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Milk production is prone to risk factors such as change in global policies, climate change, and trade war. In Western Europe, the per capita consumption of milk is up to 300 kg a year, while, it can be as low as 30 kg a year, in some African and Asian country. Growth in emerging economies can raise the demand for milk that will lead to price rise, although, production will also increase. South Asia and European Union are key regions for dairy production but European Union has been hit by bad weather. Return of normal weather can increase milk production. The major dairy consumers are in Asia, where the demand is driven by population growth and increase in per capital consumption of milk (in countries such as China, Vietnam and Indonesia).
Impact of US-China trade tensions on dairy
Worldwide opposition to tariffs imposed by the U.S. hit a number of products. The exports of steel, juice, yoghurt, maple syrups, soups and whiskey from Canada has been affected by these changes.
Mexico and China are planning to impose new tariffs on U.S. pork and dairy products. Also China is planning to impose 25 per cent tariffs on soybeans from the U.S. Overall China will be imposing tariffs on products valued US $ 34 billion which will include dairy.
Dairy products will require renegotiation between the US and Canada through NAFTA (where the Canadian imports of yoghurt was $3 million – that mostly came from Wisconsin).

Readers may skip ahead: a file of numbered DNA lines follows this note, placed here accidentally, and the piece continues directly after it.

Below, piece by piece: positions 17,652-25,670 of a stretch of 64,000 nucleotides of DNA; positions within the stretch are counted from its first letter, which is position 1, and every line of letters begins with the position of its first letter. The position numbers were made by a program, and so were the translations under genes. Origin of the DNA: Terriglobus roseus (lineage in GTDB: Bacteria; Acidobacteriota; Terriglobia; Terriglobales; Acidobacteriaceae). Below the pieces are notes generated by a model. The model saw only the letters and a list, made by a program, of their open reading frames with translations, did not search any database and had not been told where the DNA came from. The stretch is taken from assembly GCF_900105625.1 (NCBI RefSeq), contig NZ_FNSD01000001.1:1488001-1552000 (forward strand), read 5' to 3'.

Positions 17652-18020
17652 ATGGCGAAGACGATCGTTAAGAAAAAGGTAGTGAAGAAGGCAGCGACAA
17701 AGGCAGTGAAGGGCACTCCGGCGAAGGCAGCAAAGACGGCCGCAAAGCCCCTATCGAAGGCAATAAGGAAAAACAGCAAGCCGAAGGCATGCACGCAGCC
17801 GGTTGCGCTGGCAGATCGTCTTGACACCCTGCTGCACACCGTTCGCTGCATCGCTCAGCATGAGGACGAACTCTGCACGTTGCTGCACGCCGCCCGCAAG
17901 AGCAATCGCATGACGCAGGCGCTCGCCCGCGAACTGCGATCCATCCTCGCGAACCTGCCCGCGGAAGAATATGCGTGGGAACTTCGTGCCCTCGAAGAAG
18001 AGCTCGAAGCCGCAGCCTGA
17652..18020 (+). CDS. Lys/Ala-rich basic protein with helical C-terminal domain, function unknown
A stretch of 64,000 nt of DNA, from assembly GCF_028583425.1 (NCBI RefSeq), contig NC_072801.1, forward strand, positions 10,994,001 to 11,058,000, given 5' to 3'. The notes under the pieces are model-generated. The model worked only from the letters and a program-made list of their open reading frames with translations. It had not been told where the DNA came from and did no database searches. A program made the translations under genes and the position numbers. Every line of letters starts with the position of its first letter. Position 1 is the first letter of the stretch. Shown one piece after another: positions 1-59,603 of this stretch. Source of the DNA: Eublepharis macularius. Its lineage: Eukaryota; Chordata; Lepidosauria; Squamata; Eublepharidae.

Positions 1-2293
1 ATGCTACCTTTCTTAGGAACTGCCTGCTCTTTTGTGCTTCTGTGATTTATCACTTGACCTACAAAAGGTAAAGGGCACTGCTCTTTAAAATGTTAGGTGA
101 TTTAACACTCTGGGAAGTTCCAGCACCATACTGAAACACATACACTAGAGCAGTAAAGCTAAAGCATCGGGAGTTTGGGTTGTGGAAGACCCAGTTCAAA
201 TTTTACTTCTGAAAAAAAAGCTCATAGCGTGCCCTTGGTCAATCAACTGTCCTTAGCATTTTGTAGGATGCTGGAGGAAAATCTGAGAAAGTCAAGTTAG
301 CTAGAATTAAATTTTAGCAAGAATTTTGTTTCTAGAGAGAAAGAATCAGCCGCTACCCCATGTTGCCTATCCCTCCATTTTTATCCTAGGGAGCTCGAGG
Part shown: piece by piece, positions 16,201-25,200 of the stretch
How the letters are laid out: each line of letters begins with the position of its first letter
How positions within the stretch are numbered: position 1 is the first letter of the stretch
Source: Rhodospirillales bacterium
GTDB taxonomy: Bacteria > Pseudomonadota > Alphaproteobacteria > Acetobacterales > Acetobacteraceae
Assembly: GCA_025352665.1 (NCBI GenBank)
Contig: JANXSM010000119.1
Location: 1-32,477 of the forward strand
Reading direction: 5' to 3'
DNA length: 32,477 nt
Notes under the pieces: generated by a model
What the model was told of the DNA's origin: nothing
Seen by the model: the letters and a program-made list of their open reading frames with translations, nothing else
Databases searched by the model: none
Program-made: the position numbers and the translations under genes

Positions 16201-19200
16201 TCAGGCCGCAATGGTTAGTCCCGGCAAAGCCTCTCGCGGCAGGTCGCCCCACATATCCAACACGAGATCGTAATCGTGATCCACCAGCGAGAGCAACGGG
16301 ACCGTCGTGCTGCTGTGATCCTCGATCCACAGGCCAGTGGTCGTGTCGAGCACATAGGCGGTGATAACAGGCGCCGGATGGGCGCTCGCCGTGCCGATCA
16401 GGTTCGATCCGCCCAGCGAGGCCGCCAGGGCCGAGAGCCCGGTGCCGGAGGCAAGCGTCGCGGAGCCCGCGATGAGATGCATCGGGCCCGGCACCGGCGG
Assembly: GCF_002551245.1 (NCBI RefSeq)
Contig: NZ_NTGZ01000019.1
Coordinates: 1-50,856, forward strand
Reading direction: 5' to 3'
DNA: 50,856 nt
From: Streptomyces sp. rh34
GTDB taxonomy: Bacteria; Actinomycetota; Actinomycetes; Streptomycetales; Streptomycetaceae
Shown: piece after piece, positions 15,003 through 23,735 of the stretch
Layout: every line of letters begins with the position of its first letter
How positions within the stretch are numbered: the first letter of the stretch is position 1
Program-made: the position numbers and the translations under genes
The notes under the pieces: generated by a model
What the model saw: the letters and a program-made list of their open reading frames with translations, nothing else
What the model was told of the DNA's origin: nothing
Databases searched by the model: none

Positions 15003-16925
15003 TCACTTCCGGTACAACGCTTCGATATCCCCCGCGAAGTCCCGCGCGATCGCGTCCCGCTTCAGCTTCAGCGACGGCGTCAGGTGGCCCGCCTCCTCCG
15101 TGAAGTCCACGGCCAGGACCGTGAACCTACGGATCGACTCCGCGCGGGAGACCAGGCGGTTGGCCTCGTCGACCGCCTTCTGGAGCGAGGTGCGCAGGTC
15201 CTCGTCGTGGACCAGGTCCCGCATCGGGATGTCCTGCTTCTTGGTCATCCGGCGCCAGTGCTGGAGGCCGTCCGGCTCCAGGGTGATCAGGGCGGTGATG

Mexico is another buyer of the US Dairy product – cheese and new tariffs of 20 per cent has been introduced on the products effective from July 5.
Traded dairy products was caught in between the global trade war where the Fonterra global dairy trade auction fell 1.2 per cent to US dollar 3,481 a tonne. The next auction will be held on July 3.
Market performance of dairy
Global dairy market includes products such as butter, cheese, and whole milk powder (WMP) and skimmed milk powder.
Butter is one of the key performers, where the prices climbed 40 per cent to at $6,275 per ton, as per FOB Oceania - in September. In the EU, the price of butter rose by more than $8,140 per ton due to high shortage in the country such as France. In 2018, the price of butter may undergo correction but will not go below $4,000 per ton.
Cheese has been a steady performer with price rising at a steady rate of 10 per cent as compared to January 2016.
Cheese and WMP rate will also decline moderately but will continue to maintain rate below $2,000 per ton as per “OECD-FAO Agricultural Outlook”.
Current price and GDT index
Milk price are highly volatile and dairy products price fell at the Global Dairy Trade auction, where the GDT index was low by 1.2 per cent as compared to auction 2 weeks ago, and the average price of milk was US$3481 a tonne. Some 21,634 tonnes of product was sold in June 2018, up from 21,580 tonnes two weeks ago, mainly, due to record level of milk processed in New Zealand and improvement in weather conditions.
It is assumed the global milk production will increase by 23 percent by 2025, with an average rate of 1.8 per annum, and most of the expansion will happen in developing countries – as per OECD-FAO Agricultural Outlook.
To find out more about dairy markets, production and trade, click 99 Alternative – (http://www.99alternatives.com).
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